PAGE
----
(Antonio Allegri) (c. 1489-1534).
Italian painter, named after the small town in Emilia where he was born.
Little is known of his life, but his paintings suggest under whom he may
have formed his style. Echoes of
manner in many of his early paintings indicate that he may have studied
that master's work in Mantua, and he was influenced in these works also by
Lorenzo Costa and
adopting Costa's pearly Ferrarese coloring and, in the St John of the
altarpiece (Gemäldegalerie, Dresden, 1514), his first documented work,
Leonardo's characteristic gesture of the pointing finger. Later he
initiated a style of sentimental elegance and conscious allure with soft
and gestures of captivating charm.
Correggio may well have visited Rome early in his career, although
maintains that he never went there and the obvious inspiration of the
could be accounted for by drawings and prints which were known all over Italy.
He was probably in Parma, the scene of his greatest activity, by 1518.
His first large-scale commission there was for the decoration of the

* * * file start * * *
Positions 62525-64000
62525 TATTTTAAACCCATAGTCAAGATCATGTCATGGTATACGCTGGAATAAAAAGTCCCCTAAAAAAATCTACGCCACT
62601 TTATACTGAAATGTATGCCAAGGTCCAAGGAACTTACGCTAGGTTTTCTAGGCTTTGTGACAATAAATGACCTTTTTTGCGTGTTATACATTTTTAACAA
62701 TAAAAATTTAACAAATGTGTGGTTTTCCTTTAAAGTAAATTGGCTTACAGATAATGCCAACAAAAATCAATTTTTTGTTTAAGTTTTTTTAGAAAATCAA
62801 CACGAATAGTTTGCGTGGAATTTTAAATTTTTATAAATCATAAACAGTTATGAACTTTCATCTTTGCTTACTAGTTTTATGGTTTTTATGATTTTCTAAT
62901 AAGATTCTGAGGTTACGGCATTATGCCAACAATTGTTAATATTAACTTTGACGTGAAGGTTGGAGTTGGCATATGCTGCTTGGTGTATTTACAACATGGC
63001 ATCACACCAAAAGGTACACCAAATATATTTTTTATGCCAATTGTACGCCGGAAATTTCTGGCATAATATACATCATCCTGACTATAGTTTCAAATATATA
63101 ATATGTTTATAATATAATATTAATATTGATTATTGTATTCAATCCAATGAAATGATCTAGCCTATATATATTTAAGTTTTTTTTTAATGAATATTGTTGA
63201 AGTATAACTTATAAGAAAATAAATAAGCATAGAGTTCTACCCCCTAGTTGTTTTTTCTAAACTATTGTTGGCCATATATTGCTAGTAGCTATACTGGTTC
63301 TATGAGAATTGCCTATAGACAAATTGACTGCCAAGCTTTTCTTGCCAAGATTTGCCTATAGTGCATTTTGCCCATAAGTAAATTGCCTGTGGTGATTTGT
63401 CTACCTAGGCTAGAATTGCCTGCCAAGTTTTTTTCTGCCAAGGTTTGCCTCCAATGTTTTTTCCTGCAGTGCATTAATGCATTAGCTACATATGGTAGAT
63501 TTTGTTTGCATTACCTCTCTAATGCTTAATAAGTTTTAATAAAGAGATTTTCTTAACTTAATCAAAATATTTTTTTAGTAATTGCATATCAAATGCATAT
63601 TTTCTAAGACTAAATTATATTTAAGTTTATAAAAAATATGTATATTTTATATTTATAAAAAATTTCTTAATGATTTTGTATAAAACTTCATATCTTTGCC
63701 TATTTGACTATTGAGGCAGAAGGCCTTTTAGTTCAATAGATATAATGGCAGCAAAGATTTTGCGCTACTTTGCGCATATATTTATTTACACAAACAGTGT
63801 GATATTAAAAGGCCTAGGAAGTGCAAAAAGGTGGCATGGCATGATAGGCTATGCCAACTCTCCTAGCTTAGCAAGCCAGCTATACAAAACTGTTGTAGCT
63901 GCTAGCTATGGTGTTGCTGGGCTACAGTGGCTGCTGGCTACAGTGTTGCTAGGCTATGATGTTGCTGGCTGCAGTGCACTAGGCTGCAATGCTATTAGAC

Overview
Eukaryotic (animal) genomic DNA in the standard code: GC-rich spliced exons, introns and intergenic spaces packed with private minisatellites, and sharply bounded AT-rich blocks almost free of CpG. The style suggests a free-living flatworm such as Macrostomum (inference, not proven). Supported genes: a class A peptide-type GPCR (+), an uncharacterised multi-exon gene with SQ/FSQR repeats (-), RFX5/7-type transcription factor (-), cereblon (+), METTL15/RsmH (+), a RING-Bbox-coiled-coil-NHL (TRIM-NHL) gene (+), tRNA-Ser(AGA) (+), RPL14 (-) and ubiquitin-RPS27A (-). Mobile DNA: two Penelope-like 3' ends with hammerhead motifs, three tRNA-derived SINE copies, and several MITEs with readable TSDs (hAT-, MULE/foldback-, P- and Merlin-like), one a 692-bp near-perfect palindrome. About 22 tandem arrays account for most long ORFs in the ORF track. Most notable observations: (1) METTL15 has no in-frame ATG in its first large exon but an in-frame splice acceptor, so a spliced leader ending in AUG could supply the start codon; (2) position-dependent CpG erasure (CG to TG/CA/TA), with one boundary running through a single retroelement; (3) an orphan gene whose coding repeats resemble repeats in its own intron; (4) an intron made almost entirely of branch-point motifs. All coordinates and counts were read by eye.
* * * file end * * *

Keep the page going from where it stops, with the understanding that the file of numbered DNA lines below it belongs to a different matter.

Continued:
abbess's room in the convent of S. Paolo. The theme of the decorations
is Diana, goddess of chastity and the chase, and the vaulted ceiling uses
Mantegna's idea of a leafy trellis framing
and symbols of the hunt. The S. Paolo ceiling was followed by two dome
paintings in which Correggio developed the
conception already used by Mantegna of depicting a scene as though
it were actually taking place in the sky above
(sotto in su).
The first of these domes was commissioned for the church of S. Giovanni
Evangelista in 1520. The twelve Apostles sit on clouds round the base, while
Christ is shown in sharp foreshortening ascending to heaven.
In the commission six years later for an
Assumption of the Virgin
in the dome of Parma Cathedral he used the same principle, but on a much
larger scale and with still more daring foreshortening. These works reveal
Correggio as one of the boldest and most inventive artists of the
and they were highly influential on the development of
dome painting (one of the most important successors,
was a native of Parma).